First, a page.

Conversions vs. Followers

What is the goal of your ad? That’s the question every marketer should ask themselves when putting together an advertising campaign.

No matter what the platform, you have a couple of options when running an ad. You might want to increase brand awareness or likeability, you might want to drive traffic to your website or followers on social media, or you might want to drive sales or conversion.

An ad works best when it attempts to one of those things, not all. And so it’s crucial to define your goals in advance.

On social media sites, a lot of advertising is meant to do little more than increase followers.

Using Facebook as an example, many companies pay to get more page likes. The theory being that more page likes will lead to increased sales over time.

But other companies pay to send people directly to their website or app in an effort to get a conversion or a download. And what they’re willing to pay for a conversion is probably more than someone is willing to pay for a page like.

Conversions and followers are two different things. It’s up to you to decide which one you’re after and not to mix them up.

Advertising: How Invasive Are You?

Any bit of marketing or advertising that you do is an attempt to gain attention from consumers. Show me something that people are doing, and I’ll show you the marketers that are attempting to push a message to them. The trick is, can you get the message in front of the consumer in a way that A) does not feel like an ad, B) feels like an ad but is so relevant that it doesn’t matter, or C) is so non-invasive that if it’s not relevant it does not piss people off?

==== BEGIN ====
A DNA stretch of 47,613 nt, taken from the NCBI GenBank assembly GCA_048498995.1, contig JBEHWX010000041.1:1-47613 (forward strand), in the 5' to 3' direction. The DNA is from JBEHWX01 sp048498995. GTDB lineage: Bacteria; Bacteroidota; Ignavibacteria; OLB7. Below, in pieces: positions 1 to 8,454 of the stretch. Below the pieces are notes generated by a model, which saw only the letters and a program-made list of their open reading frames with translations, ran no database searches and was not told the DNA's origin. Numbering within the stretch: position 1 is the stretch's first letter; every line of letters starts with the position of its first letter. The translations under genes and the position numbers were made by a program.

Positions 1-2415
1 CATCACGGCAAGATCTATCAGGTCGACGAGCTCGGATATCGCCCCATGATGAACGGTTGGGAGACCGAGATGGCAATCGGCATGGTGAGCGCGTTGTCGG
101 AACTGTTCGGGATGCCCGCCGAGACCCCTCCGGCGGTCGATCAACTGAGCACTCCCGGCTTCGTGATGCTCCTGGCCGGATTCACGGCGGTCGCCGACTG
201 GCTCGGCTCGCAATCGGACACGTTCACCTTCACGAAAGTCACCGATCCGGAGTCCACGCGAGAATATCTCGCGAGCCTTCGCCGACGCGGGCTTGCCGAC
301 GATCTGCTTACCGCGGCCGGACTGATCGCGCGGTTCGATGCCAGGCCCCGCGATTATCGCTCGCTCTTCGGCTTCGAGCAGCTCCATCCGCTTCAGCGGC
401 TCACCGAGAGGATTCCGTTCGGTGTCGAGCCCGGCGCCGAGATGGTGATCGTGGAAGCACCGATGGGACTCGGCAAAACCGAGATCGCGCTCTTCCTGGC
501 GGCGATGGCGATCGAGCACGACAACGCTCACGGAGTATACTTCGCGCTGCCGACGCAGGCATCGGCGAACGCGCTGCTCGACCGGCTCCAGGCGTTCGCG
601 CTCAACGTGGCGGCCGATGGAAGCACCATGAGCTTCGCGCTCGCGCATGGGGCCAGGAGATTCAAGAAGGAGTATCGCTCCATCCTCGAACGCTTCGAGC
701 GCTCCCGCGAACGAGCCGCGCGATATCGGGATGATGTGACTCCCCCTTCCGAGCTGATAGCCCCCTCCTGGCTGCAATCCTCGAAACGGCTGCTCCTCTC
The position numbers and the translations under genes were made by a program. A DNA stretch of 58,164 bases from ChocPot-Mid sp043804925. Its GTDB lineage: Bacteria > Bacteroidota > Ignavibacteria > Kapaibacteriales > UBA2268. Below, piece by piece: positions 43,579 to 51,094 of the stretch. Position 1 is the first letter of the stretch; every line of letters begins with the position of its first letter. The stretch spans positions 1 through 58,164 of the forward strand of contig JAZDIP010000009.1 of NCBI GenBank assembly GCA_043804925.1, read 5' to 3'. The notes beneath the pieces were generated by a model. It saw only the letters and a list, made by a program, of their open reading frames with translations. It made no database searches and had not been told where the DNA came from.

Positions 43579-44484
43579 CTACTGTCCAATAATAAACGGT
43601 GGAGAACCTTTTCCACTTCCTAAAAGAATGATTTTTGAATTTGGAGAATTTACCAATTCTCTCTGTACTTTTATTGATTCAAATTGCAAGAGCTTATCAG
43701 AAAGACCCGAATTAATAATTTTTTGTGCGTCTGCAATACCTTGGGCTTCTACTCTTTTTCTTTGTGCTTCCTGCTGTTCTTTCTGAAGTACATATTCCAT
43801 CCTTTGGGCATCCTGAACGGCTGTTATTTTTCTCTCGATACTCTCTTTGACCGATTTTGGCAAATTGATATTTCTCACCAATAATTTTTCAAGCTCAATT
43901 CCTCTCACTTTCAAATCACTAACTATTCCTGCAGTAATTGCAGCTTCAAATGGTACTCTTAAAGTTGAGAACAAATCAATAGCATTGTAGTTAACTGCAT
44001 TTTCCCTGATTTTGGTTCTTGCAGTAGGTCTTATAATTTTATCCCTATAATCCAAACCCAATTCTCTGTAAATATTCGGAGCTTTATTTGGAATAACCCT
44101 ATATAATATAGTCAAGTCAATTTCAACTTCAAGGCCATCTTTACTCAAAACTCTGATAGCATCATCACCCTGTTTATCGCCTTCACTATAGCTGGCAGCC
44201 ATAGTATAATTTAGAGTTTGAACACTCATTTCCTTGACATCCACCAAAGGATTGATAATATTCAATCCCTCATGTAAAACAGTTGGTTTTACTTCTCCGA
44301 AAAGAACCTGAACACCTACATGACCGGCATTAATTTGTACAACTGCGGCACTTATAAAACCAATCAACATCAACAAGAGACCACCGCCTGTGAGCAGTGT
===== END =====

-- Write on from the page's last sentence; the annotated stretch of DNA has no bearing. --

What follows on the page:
Assuming you can’t do A and B, let’s take a closer look at C. Being invasive means getting in the way. Having to sit through a 30 second promo to watch a video on YouTube is invasive. Commercials on TV are invasive. Pop-ups are invasive. People don’t like them. They may work, but they also piss people off if they’re not done well.

A study recently published says that 58% of consumers think that brand messages on social networks are invasive. 64% of people surveyed said they “hate” messages from companies on social networks. That’s higher than a lot of people in the marketing world would expect. But remember, social networks are still relatively new, and pure.

Last week I taught a class on email marketing and there was a great question from one of the students on the effectiveness of email vs. brand messaging on social networks. We came to the conclusion that while both are forms of advertising, and there are companies that do one better than the other, in general people are on social networks to interact with each other and not companies. Meanwhile, 94% of email users actively subscribe to at least one companies’ email list.

So ads and messaging on social networks are seen as more invasive than email, overall.

One final warning: most marketers don’t think what they’re doing is invasive. Consumers might think otherwise. Find out before you abuse your right to message people.